Asking the Right Questions During an Interview

Whether you are new to the hiring process or have been interviewing candidates for years, it is always helpful to refresh yourself on some of the questions that can and cannot be asked during an interview.  With the large number of discrimination lawsuits filed, it can be easy to catch a lawsuit without even realizing it.  With some new types of questions, you may also gain some new perspectives and methods in your current hiring practices.

Before you start, remember the categories that are illegal to discriminate against.  This will help you phrase all of your questions properly.  These categories include: Disabilities, Marital/Family Status, Religion, Sexual Orientation, Ethnic Group/Race, Nationality, Age, Gender, Arrest Record, Outside Affiliations, and other miscellaneous items such as the ability to drive.  Remember to never ask any questions that involve these categories as it can be interpreted as discriminatory.  Any questions that you ask must pertain to the job that is being interviewed for and the skills and abilities required for that position.  If you are unsure about a question that you would like to pose, consider making the question as general and open-ended as possible.

For a very simple example, suppose that you are concerned about working schedules and would like to ask the question, “What religious holidays do you observe?”  To raise this question legally, ask, “Are you able to work our required work schedule?”  Remember that if the applicants themselves bring up any information that is in the “do not discriminate” categories, do not elaborate on or continue down that path of conversation.  Simply move on to another topic.  The following includes some more examples of how to turn some questions around.

Instead of:  “Do you plan to start a family or have children soon?”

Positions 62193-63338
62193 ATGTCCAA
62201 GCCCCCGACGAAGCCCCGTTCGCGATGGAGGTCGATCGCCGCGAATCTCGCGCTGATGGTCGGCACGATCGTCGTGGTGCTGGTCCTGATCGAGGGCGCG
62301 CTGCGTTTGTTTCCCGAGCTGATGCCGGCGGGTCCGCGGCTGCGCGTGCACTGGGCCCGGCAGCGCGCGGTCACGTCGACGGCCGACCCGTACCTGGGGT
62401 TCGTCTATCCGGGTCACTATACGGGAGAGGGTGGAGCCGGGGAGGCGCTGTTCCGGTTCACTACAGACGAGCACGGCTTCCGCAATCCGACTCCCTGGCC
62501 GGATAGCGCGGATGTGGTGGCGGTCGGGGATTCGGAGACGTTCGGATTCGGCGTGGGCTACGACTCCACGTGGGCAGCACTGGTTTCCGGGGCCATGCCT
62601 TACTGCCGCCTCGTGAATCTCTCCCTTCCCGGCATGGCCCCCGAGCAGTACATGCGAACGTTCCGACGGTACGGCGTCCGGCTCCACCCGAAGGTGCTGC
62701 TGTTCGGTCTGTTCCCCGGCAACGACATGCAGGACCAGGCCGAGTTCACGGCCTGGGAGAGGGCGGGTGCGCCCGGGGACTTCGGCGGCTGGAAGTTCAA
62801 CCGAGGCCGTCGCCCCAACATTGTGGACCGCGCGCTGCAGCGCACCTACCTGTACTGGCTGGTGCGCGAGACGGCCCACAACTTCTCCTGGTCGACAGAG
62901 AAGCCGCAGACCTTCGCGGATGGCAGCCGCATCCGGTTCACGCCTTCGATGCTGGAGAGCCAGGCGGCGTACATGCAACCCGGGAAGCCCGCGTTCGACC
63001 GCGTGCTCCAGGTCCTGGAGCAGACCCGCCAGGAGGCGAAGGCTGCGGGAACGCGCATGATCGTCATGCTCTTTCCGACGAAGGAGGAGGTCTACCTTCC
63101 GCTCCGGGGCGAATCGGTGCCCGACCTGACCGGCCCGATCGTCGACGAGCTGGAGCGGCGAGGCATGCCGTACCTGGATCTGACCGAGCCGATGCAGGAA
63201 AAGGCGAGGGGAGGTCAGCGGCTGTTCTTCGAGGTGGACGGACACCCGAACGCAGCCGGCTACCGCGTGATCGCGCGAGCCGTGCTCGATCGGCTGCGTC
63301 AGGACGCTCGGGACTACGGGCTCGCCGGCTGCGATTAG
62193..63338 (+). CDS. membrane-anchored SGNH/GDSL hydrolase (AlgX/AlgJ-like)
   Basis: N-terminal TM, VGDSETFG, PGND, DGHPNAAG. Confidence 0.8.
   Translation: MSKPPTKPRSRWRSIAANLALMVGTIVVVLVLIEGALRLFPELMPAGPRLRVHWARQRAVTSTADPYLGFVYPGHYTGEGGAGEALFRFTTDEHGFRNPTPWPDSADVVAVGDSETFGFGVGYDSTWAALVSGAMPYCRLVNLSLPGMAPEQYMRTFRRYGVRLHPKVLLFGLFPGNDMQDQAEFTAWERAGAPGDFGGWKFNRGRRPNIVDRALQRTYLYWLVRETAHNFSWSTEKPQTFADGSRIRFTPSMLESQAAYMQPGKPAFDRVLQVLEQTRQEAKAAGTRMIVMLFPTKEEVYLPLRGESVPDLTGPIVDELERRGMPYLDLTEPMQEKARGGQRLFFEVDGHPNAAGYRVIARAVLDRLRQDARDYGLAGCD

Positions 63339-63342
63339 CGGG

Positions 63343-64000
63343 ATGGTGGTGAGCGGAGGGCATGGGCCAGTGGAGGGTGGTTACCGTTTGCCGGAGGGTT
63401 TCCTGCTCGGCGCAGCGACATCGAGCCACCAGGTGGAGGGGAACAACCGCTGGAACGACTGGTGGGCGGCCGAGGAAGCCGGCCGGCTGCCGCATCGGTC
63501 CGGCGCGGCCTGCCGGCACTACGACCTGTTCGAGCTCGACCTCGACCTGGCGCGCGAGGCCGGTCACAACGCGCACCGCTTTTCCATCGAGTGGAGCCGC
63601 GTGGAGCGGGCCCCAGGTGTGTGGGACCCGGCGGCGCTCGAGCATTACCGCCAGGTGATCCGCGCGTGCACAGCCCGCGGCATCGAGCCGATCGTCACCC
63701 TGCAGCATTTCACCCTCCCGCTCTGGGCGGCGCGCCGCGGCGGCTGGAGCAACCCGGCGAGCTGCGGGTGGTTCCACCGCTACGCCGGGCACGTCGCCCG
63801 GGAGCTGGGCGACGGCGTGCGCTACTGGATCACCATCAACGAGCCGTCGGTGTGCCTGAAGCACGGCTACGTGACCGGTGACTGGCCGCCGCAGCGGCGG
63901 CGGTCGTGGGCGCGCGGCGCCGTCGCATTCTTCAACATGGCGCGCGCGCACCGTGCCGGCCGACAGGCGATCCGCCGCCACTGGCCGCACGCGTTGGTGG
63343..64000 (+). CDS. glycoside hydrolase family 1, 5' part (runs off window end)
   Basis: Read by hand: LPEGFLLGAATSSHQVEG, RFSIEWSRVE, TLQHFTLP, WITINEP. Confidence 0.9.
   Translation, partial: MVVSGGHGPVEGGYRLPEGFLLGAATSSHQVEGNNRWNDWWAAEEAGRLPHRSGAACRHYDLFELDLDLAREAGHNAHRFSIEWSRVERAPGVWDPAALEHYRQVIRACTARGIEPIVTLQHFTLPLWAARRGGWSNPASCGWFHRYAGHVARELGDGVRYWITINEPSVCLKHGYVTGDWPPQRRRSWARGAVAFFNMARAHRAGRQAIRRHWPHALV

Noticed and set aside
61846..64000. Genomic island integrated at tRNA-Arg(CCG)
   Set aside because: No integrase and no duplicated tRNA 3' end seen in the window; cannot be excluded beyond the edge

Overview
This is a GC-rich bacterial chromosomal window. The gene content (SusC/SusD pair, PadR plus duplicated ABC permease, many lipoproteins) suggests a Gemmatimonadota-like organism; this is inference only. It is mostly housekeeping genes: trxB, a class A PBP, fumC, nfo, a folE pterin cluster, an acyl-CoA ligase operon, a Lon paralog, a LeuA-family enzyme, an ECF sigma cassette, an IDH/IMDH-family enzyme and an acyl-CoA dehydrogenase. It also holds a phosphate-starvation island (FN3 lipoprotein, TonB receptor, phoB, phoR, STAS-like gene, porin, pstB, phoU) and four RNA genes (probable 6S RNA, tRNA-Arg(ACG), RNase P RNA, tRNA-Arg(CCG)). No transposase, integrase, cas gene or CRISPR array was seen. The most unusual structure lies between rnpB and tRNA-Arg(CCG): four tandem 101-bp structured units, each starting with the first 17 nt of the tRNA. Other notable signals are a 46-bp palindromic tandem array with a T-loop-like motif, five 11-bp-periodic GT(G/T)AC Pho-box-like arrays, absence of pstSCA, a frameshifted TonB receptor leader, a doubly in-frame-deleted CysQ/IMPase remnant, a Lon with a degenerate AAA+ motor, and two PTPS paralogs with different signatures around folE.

Ask:  “What are your long-term career goals?”

Instead of:  “Have you ever been arrested?”

Ask:  “Have you ever been convicted of a felony or a crime that would pertain to the position (fraud, theft, etc)?”

Instead of:  “Do you have a car?

Ask:  “Do you have reliable transportation to and from work?”

Instead of:  “How much do you weigh or How tall are you?”

Ask:  “Are you able to lift 50 pounds on a regular basis?”

To improve your interview and candidate selection process, consider putting some new types of questions into your repertoire.   Especially in the hospitality industry, interviews should be more like conversations with prospective candidates.  Your employees must interact with your valuable guests and fellow employees on a daily basis.  If only generic, yes/no questions are asked during the interview process, you will gain no insight on the applicant’s personality and how well he/she might get along with other people.  Consider some of the following questions to help bring out some personality.

“Tell me a little bit about yourself”

“Tell me about your last boss”

“Tell me about a weakness that you have”

“What is your ideal working environment?”

“How did you feel about this interview?”

There are some other tips that can help safeguard against possible lawsuits.  First, try to have another person in the room during an interview.  This can be a witness in case any claims arise.  Second, take a good look over your applications, especially if you do not have a human resources department.  Those applications may be unknowingly asking some discriminatory questions.  Lastly, make all of your job descriptions and requirements official.  Put them on paper and easily accessible.  If you are interviewing for a shuttle driver, then the question of whether the candidate has a valid driver’s license is legal in that interview.  Just like the interviewee, becoming a good interviewer takes practice.  Taking interviews even when you may not need to hire can help maintain and improve your interview skills.  Just remember to abide by the rules.